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As I understand, LaTeX supports both via \textit and \textsl respectively, but what is the difference between the two?

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An italic typeface is a slanted typeface that is usually based on calligraphic writing. –  Marc van Dongen May 13 '13 at 5:42
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1 Answer 1

When both attributes differ, slanted is an oblique version of the roman font; the shape is basically the same but "sloped". Italics, on the other hand, have different letter shapes. The following example shows the difference:

\documentclass{article}

\begin{document}
\Huge

Some text

\textit{Some text}

\textsl{Some text}

\end{document}

enter image description here

Notice that some sans-serif fonts (Computer Modern sans-serif, for example) don't have a "true" italic font but just a slanted version of the roman form:

\documentclass{article}

\begin{document}
\Huge\sffamily

Some text

\textit{Some text}

\textsl{Some text}

\end{document}

enter image description here

On the other hand, as Speravir mentions in his comment, not every roman/serif font has a slanted form:

\documentclass{article}
\usepackage{tgpagella}

\begin{document}
\Huge

Some text

\textit{Some text}

\textsl{Some text}

\end{document}

enter image description here

Here's what Donald E. Knuth says (page 13 of The TeXbook):

Notice that two of these faces have an "oblique" slope for emphasis: Slanted type is essentially the same as roman, but the letters are slightly skewed, while the letters in italic type are drawn in a different style. (You can perhaps best appreciate the difference between the roman and italic styles by contemplat- ing letters that are in an unslanted italic face.) Typographic conventions are presently in a state of transition, because new technology has made it possible to do things that used to be prohibitively expensive; people are wrestling with the question of how much to use their new-found typographic freedom. Slanted roman type was introduced in the 1930s, but it first became widely used as an alternative to the conventional italic during the late 1970s. It can be beneficial in mathematical texts, since slanted letters are distinguishable from the italic letters in math formulas. The double use of italic type for two different purposes—for example, when statements of theorems are italicized as well as the names of variables in those theorems—has led to some confusion, which can now be avoided with slanted type. People are not generally agreed about the relative merits of slanted versus italic, but slanted type is rapidly becoming a favorite for the titles of books and journals in bibliographies.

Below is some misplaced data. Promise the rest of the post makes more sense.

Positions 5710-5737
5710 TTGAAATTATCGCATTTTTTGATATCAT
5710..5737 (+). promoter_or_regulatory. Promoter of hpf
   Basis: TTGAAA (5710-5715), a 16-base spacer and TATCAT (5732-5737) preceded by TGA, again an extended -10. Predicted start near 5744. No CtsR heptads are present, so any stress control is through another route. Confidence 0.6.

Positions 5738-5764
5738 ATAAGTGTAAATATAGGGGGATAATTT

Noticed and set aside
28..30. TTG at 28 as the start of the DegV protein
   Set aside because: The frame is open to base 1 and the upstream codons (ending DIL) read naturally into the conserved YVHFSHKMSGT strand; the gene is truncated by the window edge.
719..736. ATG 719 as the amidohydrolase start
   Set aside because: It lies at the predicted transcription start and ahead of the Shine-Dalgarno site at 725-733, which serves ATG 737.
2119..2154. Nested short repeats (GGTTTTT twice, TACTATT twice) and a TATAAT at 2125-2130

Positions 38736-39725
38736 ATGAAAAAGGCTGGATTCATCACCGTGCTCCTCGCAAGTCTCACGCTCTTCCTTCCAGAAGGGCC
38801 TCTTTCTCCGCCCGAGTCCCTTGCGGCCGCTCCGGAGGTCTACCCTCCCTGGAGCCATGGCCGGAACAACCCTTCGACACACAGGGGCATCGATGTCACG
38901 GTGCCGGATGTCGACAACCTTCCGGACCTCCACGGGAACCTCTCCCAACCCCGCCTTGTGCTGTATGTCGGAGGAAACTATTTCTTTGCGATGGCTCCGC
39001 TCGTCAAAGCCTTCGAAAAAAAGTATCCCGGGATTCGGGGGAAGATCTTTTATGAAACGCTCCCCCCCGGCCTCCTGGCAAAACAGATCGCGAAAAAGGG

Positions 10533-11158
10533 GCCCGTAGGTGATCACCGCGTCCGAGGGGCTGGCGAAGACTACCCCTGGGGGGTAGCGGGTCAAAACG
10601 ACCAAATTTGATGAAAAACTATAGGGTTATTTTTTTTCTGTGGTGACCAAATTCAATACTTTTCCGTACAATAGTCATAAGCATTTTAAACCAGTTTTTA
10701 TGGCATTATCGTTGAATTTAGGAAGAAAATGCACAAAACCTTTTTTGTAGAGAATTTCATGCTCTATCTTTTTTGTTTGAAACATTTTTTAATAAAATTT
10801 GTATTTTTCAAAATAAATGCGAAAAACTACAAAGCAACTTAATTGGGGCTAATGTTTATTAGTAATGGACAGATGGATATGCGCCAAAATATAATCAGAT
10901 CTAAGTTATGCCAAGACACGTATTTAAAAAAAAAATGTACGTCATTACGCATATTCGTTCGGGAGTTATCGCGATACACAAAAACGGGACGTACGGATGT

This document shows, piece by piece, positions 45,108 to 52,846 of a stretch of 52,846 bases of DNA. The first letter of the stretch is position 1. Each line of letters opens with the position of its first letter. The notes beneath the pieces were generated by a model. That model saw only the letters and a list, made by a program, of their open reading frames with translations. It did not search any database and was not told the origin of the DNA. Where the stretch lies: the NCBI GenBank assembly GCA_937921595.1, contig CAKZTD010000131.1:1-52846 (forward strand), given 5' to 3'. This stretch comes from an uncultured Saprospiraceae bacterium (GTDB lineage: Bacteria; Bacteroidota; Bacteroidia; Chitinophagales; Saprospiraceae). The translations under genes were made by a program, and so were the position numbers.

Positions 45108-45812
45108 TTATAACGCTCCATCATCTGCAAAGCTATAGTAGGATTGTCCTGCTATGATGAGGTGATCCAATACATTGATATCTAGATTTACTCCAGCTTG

As Philippe Goutet comments, Knuth's account is biased. What he fails to mention is that the widespread use of slanted type in the 1970s was only due to the fact that to cut the cost of making an italic font, the roman font was automatically slanted, which deforms letters (see e.g. blogs.adobe.com/typblography/2010/05/hypatia_sans_pr). For example, Knuth's slanted cmss has many of the typical defects of automatically slanted fonts, even though he used Metafont. And even today, serif typefaces with a good slanted variant are extremely rare, so if you care about typography, you should stick to italics.

As a final remark, besides the commands (with arguments) \textsl and \textit for slanted and italics, respectively there's also the font switches \slshape and \itshape.

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On the other hand not every roman/serif font has a slanted form, compare e.g. mathpazo with tgpagella. –  Speravir Aug 27 '12 at 1:34
    
@Speravir Ah, nice remark. I'll add some examples to my answer. Thanks you! –  Gonzalo Medina Aug 27 '12 at 1:43
    
In the second MWE (with the sans-serif fonts), you may want to change the first line (via a \textsf directive) to show an upright-sf rather than an upright-rm text snippet. –  Mico Aug 27 '12 at 3:02
3  
Knuth's account is extremely biased. What he fails to mention is that the widespread use of slanted type in the 1970s was only due to the fact that to cut the cost of making an italic font, the roman font was automatically slanted, which deforms letters (see e.g. blogs.adobe.com/typblography/2010/05/hypatia_sans_pr.html). For example, Knuth's slanted cmss has many of the typical defects of automatically slanted fonts, even though he used Metafont. And even today, serif typefaces with a good slanted variant are extremely rare, so if you care about typography, you should stick to italics. –  Philippe Goutet Aug 27 '12 at 8:27
1  
@PhilippeGoutet I'd agree: I've always thought Knuth's statement there is misleading, and if you look at good-quality material produced since the publication of The TeXbook italic is still by far the more popular choice. –  Joseph Wright Aug 27 '12 at 8:37
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